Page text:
I didn't stay for the next band because I need to head back to my campsite to get Bob and go to the Main Stage to see Pillar. As I explained the Fringe Stage to him he became truly excited to know that we were going to get to go all-out in the pit later on. Pillar put on a good show. We both enjoyed it and Bob seemed to like it more than he expected to. I didn't take very many pics of this show since I had so many from the festival I did two weeks earlier. But what was really cool was when I was at the Compassion booth later on, Noah, Pillar's guitarist, walked by the booth and remembered me from that festival - well, he remembered seeing my shoulder. So we got to talk for a few minutes. It's nice to know how down to earth so many of the Christian artists are that they'll walk right up to someone and have a conversation with them without any pretentions about their fame. I really do respect them for that. I spent the better part of the afternoon at the Compassion booth with Bob and another advocate named David. He was a really nice guy. Bob and I joked around a lot and tried to include David, but as Bob put it "I don't think he gets us." And that's OK because not everybody does. I mean, really! Look at me! In any event, as the evening drew on we did get to see Family Force 5 from our vantage point at the Compassion booth. It's a strange show, kinda like a theatrical presentation set to techno-punk rock with an almost cartoonish flair. That's the best way to describe it all. After our shift ended we headed back to our campsite to grab a bite to eat. The Newsboys were the last show of the night, and I was looking forward to seeing them live. However, God does have a great sense of humor. Two songs into their set and things went awry. The MC comes on stage to tell everybody about the approaching thunderstorms and asked everyone to seek shelter until it blew over. He assured everyone that the storm was moving fast and that the show would continue as soon as it had passed. Sure enough, within 10 minutes the storm was upon us with thunder and lightning and a deluge of rain. 20 minutes later it was all over and the show went on as planned. But Bob and I stayed in our tents. And finally, the Late Nite Cafe started again, but tonight's entertainment was not so entertaining as the previous night's. So Bob and I actually got to sleep a little early, if you consider 2:00 instead of 2:30-ish early. The saga continues below...
Of course, Friday morning was pretty wet. But I still managed to wake up early and get a hot shower again. Another amazing blessing. This time, however, I came back to the campsite and lounged in my tent until the activitiy in the children's tent became my cue to go wandering some more. Today I decided that I needed to find a hat or a bandana for my head since I had already toasted my partially shaved skull yesterday. I didn't want it getting any worse. So I picked one up at a booth for a ministry oriented clothing booth called Thorn Clothing. I opted for the white bandana with black print instead of the black with white print, which would have just soaked up more heat - and nobody wants that. You'll see pics of me wearing it later on. Today was going to be mine and Bob's day of glory. We knew that the Fringe Stage was scheduled to start things off at 11:00 and we were going to be in the thick of the mosh pit from Go. And there were some pretty good bands set to appear. First up was a band called Worth Dying For. Very cool. They're an alternative worship band. For their amazing hardcore sound there was a real sense of spirituality and worship to their songs. And we could mosh to it! Allow me to say this right now; the mosh pit was incredible! I had so much fun with all of the kids that were bangin' around in there. And they all had fun with me. There were plenty of one-on-ones and a lot of the kids wanted to go head-to-head with me just because I was the "big guy". There were quite a few girls jumping into the pit and we even had a few little kids (7 - 9 years old) that were jumping in. At that point Jessie (whom I mentioned with yesterday's post) actually came into the pit to make sure none of them got hurt by those of us larger folk. So I worked my way to that side of the pit in case she needed a hand. After all, I was the "responsible adult" in this crowd (Yeah, right!) and it never hurts to be standing near a pretty girl.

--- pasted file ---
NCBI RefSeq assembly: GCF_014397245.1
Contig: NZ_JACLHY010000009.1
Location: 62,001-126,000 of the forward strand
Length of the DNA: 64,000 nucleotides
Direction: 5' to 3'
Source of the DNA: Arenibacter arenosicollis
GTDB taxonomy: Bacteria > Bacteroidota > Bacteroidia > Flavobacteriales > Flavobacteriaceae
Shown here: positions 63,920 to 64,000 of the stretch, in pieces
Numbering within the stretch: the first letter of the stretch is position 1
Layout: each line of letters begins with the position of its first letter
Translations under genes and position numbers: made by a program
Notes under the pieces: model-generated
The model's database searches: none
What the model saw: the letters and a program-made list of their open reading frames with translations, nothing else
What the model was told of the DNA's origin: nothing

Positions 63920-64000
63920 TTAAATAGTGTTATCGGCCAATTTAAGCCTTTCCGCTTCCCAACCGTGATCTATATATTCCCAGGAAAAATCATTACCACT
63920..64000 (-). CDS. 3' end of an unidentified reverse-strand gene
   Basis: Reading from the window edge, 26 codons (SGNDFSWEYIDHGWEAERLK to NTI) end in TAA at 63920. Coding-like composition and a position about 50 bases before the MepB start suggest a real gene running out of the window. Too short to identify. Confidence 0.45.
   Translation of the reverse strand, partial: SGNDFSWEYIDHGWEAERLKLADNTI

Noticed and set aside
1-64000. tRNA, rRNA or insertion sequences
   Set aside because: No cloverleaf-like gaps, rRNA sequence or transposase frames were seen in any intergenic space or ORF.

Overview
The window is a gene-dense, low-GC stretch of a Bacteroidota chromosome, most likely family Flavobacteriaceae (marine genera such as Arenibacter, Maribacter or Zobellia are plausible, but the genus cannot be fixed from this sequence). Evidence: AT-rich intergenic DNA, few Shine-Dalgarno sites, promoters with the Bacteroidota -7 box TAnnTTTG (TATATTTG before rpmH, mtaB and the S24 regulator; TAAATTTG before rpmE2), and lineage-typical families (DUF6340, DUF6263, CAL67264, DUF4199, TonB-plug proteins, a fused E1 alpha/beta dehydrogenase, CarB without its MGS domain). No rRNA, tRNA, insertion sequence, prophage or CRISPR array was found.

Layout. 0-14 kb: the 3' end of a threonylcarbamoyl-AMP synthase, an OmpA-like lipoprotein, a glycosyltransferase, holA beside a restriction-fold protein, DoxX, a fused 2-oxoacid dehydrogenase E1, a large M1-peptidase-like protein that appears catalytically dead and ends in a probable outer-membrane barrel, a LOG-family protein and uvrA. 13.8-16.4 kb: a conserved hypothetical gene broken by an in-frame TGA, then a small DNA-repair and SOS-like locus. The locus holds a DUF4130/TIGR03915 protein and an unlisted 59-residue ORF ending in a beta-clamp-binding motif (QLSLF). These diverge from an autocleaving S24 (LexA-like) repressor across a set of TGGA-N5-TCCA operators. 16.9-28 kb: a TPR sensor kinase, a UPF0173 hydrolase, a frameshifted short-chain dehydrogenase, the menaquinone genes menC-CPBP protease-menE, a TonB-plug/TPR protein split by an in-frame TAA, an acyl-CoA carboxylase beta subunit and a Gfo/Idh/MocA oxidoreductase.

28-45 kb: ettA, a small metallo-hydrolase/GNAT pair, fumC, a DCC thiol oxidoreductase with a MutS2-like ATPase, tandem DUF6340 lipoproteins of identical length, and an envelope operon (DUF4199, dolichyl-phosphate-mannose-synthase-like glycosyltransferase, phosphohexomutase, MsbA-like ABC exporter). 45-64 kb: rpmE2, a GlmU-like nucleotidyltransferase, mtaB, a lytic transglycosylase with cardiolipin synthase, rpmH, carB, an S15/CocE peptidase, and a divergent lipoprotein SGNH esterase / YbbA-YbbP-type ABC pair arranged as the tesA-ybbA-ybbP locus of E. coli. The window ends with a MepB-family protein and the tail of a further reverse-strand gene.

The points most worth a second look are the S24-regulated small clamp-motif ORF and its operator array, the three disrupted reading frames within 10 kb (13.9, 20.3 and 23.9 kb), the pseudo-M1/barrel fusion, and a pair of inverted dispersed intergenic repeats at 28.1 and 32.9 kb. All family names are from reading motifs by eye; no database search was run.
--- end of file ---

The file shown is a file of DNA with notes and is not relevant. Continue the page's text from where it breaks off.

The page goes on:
OK, they were twins! I couldn't really tell them apart at first, so I didn't really know which one I had the crush on. Of course, the fact that Jessie doesn't spike her hair into a mohawk might have given me a clue...